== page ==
For Brenda Cabrera, each work is a sort of self-portrait where she lays bare her essence and, as a ritual, connects it to a much larger cultural universe.
The images I create reflect my long held interest in ancient myths, fables and the symbolic aspects in them.
Drawing is the quintessence of painting, sculpture and architecture. It is the root of all art, and whoever masters it enjoys an incalculable power…
César Castillo delves into the folds of a political art in his own way. The figure of the forgotten antihero on the periphery of the local circuit is his theme.
Marco Arturo Herrera’s work is a backdrop for a reality that becomes monochromatic, where the history of a people fades in its impotence.
Uncertainty is a recurring element in Ronald Vill’s production, no strong statements are witnessed, only what is necessary to raise suspicions is revealed.
Drawing manifests itself for Joniel León as a space for meditation, challenge and experimentation, giving free rein to his obsession for detail.
In general, the artistic discourse of Ernesto Benitez registers a very suggestive and current philosophical and anthropological substrate.
Alberto Lorente starts from chaos without being obsessed with perfect interpretation, free of ideologies: he clones beings in themselves that are incomplete.
Self-referentiality has a very important role in Gertrudis Rivalta’s work; her roots, her experiences or her condition of Cuban and mulatto woman.
Ernesto Capdevila is a brilliant artist, who sees, hears and feels with great depth. His work is an amalgam of paint, wood and poetry.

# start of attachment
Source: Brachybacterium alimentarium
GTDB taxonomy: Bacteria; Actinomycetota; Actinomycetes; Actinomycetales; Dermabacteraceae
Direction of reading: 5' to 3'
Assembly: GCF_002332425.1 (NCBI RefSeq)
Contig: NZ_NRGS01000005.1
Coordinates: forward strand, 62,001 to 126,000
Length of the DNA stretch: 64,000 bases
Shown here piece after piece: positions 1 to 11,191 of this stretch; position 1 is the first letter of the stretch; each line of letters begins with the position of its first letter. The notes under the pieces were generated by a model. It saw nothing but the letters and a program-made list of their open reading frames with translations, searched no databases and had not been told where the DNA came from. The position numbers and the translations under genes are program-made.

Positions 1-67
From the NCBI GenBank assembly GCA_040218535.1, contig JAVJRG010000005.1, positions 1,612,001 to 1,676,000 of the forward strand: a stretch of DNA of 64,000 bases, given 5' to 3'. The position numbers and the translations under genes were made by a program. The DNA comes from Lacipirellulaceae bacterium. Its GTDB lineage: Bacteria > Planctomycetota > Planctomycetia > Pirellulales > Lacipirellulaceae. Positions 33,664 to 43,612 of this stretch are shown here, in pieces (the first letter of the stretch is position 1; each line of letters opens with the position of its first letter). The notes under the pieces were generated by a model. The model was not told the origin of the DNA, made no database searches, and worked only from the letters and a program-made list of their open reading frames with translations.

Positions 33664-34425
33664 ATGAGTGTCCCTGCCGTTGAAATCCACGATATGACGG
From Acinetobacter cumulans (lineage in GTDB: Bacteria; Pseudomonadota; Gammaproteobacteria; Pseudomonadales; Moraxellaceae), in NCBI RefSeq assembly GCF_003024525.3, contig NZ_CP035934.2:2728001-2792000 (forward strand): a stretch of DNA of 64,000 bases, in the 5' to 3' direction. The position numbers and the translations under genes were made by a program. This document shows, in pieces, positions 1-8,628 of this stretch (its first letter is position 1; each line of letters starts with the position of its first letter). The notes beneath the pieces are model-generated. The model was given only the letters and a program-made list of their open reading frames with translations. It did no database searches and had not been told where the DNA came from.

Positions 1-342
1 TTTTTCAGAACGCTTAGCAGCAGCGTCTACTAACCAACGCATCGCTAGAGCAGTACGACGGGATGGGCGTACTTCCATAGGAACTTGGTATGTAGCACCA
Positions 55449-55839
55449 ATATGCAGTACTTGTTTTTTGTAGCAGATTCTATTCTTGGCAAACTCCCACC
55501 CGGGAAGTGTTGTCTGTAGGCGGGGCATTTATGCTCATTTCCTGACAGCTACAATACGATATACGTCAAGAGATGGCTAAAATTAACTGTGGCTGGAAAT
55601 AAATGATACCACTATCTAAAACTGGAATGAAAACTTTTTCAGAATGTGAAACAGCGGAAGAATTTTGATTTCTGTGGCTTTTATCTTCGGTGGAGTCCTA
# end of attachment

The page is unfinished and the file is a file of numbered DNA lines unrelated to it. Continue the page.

Lidzie Alvisa is a conceptual artist who uses photography as a means of creative expression, in addition to drawing, sculpture, installation…
Approaching Hector Frank’s work means confirming once again that the history of art represents a territory mined by the most diverse enigmas.
Hildamaría Enríquez’s creations tend to open a space between whose margins violence, delicacy, lucid contemplation, eroticism, life and death drive coexist.
“Over the shoulder” is a photographic series that addresses two lines of work; the theme of the portrait and my interest in objects as a deposit of meaning.
“My work is the symbolic translation of my critical thinking,” says Julio Lorente just as 60 years of the revolutionary triumph of 1959 are being completed.
The different influences that Michel Blázquez’s work has, we find references such as cubism, expressionism and surrealism.
Tamara Campo’s work is delicate, it exudes elegance and harmony, elements that do not contrast with its dimensions, but rather complete it.
Ernesto Gutiérrez Moya, in his uniqueness, elaborates the fictional content of his visions, above any tyranny of subjection to the reality of contexts.
Serlián Barreto’s work is a kind of writing that endorses the random parking and the insinuating permutations of the baroque space.
The work of Marlys Fuego within contemporary artistic practices is based on the treatment of eroticism as a main theme.
When we stop at Jorge Luis Miranda Carracedo’s works, we can feel the indetermination of a temporary stage, as well as the allusion to a non-place.
The idea as an ephemeral character, focusing on the durability of the footprint. To show what emerges from an event or a concern.
Franklin Álvarez is linked to a deep capacity of dialogue with numerous symbols and references that illustrate Cuban life in the last decades.
Although we must start with what there is, in this case we prefer to do so with what is not there, what is emptied, what is absent or non-existent.